The bottom line here is that Li-ion batteries are better in terms of performance, therefore, are more widely used.

But we see both of these batteries in different electronics. The companies that want to make their electronics safer and more repairable, use Li-po. This could be applicable to electronics that are meant for the long term, as Li-po batteries don't live as long and might need more frequent replacing.

Whereas, in short-term electronics, like smartphones, battery performance is prioritized and Li-ion batteries are used. Smartphones are also pretty rigid, so, there are not as many safety hazards as well, at least as long as repairs are not involved.

Now, to understand degradation, we have to first understand how these batteries work.

How Lithium Batteries Work

Lithium batteries are made up of three components, a Lithium Cobalt oxide cathode, a graphite anode, and an electrolyte between them. The anode releases electrons, which then move to the cathode, this flow of electrons is what generates power.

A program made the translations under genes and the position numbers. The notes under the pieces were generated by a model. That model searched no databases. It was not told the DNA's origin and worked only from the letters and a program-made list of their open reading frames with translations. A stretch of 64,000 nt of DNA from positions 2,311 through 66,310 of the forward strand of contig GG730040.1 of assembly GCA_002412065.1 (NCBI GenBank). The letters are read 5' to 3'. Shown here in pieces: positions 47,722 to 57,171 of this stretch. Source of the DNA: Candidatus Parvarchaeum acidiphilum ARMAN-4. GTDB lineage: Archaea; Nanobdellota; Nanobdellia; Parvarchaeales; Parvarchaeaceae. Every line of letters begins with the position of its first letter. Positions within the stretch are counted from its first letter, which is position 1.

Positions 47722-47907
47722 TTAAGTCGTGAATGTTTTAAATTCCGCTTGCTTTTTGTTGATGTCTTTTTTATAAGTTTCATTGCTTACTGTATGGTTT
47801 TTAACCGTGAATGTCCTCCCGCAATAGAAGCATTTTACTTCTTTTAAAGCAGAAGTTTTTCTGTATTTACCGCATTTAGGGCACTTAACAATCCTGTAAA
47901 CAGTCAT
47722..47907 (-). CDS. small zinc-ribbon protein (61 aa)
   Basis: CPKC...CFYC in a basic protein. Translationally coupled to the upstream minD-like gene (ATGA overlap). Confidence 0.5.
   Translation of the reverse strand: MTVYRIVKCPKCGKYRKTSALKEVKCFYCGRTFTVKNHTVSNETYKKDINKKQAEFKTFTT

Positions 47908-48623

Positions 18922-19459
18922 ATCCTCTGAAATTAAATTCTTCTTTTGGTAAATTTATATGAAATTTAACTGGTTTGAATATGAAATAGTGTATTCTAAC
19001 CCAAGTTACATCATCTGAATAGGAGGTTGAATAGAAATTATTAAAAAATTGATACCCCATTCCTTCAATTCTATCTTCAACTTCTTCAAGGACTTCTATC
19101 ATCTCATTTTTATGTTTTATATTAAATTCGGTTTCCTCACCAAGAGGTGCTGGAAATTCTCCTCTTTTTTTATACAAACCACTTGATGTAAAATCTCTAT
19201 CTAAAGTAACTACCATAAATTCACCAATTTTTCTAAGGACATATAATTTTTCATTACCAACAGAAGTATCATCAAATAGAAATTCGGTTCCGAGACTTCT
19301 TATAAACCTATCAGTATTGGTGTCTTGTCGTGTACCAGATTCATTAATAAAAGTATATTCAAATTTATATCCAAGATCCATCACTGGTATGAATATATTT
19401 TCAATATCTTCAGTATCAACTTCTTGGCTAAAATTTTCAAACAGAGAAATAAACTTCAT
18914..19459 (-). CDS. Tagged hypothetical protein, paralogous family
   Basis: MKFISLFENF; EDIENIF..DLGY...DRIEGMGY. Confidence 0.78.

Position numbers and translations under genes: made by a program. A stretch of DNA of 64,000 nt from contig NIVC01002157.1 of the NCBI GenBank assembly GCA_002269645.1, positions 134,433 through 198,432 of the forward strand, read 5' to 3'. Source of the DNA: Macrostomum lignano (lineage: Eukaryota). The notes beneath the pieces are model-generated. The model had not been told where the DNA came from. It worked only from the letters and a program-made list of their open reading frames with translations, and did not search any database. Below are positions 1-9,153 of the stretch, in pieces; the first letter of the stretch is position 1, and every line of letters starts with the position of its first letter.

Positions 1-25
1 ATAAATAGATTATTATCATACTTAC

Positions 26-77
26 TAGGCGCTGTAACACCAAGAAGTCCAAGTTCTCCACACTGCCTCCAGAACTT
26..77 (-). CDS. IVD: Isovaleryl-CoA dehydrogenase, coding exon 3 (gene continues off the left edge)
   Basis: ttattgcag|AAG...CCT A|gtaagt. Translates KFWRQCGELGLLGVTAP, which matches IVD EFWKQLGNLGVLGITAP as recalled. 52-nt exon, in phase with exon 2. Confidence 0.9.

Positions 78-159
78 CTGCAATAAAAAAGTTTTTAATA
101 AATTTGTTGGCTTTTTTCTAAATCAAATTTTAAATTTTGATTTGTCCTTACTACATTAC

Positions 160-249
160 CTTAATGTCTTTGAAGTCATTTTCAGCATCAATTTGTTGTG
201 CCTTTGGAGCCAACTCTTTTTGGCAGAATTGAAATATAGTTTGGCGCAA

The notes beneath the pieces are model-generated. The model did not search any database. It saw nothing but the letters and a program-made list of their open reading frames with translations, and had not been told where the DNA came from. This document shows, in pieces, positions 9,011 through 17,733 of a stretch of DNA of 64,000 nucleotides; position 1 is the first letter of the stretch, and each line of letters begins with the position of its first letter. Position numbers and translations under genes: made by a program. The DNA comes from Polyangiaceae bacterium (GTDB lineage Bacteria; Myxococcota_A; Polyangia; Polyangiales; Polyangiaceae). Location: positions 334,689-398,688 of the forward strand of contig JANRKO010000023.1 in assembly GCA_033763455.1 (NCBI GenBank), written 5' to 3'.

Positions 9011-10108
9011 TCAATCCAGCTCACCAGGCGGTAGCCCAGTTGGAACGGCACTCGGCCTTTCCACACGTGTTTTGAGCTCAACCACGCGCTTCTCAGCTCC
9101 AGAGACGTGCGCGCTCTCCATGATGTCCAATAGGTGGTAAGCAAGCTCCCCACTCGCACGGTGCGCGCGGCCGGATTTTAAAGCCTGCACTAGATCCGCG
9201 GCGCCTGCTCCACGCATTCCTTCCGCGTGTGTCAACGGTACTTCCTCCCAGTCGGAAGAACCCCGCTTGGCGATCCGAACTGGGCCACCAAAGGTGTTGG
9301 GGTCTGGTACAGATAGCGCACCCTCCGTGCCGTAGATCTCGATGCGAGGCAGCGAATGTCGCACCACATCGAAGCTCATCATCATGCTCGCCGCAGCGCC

These electrons leave positive ions in the anode, which then move to the cathode to find electrons and become stable again. At this point, the battery is discharged. When you charge the batteries, these ions are forced to move back to the anode and one full charge cycle is completed. 

While this process seems to be perpetual in theory, batteries still wear with time, use, and external factors like heat. After every cycle, the materials of the anode and the cathode degrade. This is what causes the batteries to degrade over time.

This degradation can take place even when the gadget is just stored and not at all used, that's just how these batteries are. These batteries can lose around 20% of their total capacity in a year, even when not used. Add a bit of heat to the equation and this number can go up to 30%.